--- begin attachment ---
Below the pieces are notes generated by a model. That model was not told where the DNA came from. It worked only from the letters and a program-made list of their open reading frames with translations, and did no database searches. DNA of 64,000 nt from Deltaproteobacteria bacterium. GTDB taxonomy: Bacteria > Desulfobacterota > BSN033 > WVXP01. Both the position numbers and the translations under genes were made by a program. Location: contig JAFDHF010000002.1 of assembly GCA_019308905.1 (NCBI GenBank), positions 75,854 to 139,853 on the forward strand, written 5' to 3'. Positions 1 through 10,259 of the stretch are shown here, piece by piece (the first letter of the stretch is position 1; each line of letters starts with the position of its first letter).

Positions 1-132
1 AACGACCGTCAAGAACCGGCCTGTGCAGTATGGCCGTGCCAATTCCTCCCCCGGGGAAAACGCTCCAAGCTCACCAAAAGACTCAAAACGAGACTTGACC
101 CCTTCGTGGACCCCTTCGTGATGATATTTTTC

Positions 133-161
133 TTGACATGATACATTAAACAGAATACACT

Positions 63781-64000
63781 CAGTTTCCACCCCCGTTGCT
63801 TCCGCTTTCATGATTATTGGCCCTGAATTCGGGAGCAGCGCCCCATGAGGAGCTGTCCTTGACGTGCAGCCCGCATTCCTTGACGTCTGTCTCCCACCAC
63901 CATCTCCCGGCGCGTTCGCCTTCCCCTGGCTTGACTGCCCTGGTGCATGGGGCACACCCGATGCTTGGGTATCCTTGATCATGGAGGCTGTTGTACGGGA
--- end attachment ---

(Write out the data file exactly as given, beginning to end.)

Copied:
Below the pieces are notes generated by a model. That model was not told where the DNA came from. It worked only from the letters and a program-made list of their open reading frames with translations, and did no database searches. DNA of 64,000 nt from Deltaproteobacteria bacterium. GTDB taxonomy: Bacteria > Desulfobacterota > BSN033 > WVXP01. Both the position numbers and the translations under genes were made by a program. Location: contig JAFDHF010000002.1 of assembly GCA_019308905.1 (NCBI GenBank), positions 75,854 to 139,853 on the forward strand, written 5' to 3'. Positions 1 through 10,259 of the stretch are shown here, piece by piece (the first letter of the stretch is position 1; each line of letters starts with the position of its first letter).

Positions 1-132
1 AACGACCGTCAAGAACCGGCCTGTGCAGTATGGCCGTGCCAATTCCTCCCCCGGGGAAAACGCTCCAAGCTCACCAAAAGACTCAAAACGAGACTTGACC
101 CCTTCGTGGACCCCTTCGTGATGATATTTTTC

Positions 133-161
133 TTGACATGATACATTAAACAGAATACACT

Positions 63781-64000
63781 CAGTTTCCACCCCCGTTGCT
63801 TCCGCTTTCATGATTATTGGCCCTGAATTCGGGAGCAGCGCCCCATGAGGAGCTGTCCTTGACGTGCAGCCCGCATTCCTTGACGTCTGTCTCCCACCAC
63901 CATCTCCCGGCGCGTTCGCCTTCCCCTGGCTTGACTGCCCTGGTGCATGGGGCACACCCGATGCTTGGGTATCCTTGATCATGGAGGCTGTTGTACGGGA